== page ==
Maybe the early bird gets the worm, but she who documents most, wins. As December creeps closer, now is the time to get your game plan together for asking about that end-of-year bonus you so richly deserve. Don't expect it to just fall into your lap because your bosses appreciate you and your work — know how to ask.
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Keeping quiet about bonuses could cost you up to $1,800, and that's just the average across industries. It's also a huge increase from 2016, when the average holiday bonus was just under $1,100. More companies plan on offering end-of-year bonuses too — more than 4 in 10 hiring managers told researchers at Accounting Principals that they planned to give out bonuses of $1,000 or more.
It's best not to assume this applies to your employer, though, or even that a bonus will come in the form of money. Some companies are offering charitable donations in lieu of cash, according to Moneyish, or access to increased employee benefits. Just 63 percent of hiring managers expected to give out bonuses at all. But there's a handy workaround for that: Just ask.
Research, research, research
Any adjustment in valuable requires evidence, so gather all the paper you can that shows what your actual work is really worth. That includes industry-average salaries from resources like Glassdoor, but also thorough documentation of your own accomplishments, how you've grown as an employee, how you've shepherded projects, and anything else that demonstrates your worth to the company and its bottom line.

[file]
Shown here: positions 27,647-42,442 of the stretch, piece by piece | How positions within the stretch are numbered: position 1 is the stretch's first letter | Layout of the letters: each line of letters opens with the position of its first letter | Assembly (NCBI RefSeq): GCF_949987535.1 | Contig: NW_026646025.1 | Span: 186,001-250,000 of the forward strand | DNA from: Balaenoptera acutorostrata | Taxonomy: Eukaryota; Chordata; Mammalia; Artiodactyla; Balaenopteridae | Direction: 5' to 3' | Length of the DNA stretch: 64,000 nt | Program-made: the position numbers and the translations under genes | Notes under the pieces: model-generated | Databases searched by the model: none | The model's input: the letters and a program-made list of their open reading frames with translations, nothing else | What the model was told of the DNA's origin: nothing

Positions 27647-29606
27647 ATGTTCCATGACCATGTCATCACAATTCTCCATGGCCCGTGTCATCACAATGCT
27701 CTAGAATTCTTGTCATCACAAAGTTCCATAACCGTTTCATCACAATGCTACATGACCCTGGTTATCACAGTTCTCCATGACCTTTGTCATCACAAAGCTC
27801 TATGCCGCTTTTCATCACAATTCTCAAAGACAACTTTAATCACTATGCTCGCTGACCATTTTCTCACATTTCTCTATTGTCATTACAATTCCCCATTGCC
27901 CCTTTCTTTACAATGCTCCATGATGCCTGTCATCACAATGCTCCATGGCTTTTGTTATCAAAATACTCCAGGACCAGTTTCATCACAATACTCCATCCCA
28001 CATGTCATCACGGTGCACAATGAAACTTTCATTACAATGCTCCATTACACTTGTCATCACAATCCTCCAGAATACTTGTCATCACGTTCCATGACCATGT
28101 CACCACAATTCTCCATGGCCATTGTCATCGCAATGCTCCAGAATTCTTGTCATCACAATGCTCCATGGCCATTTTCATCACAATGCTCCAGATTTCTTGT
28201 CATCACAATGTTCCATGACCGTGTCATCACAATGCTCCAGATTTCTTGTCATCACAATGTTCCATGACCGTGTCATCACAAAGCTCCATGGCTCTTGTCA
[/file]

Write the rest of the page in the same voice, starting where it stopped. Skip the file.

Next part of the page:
Bodies in the room
Don't let the whole conversation happen over email or Slack. Drop by your manager's office and make your ask in person. You're less likely to get lost in the shuffle if you communicate with your supervisors face to face.
Advocate for yourself
Haggling (or negotiating) over the scope of your bonus isn't overly aggressive or ungrateful. Do be reasonable, given what your employer is able to offer, but don't leave money on the table when it accurately rewards what you've done and could keep doing.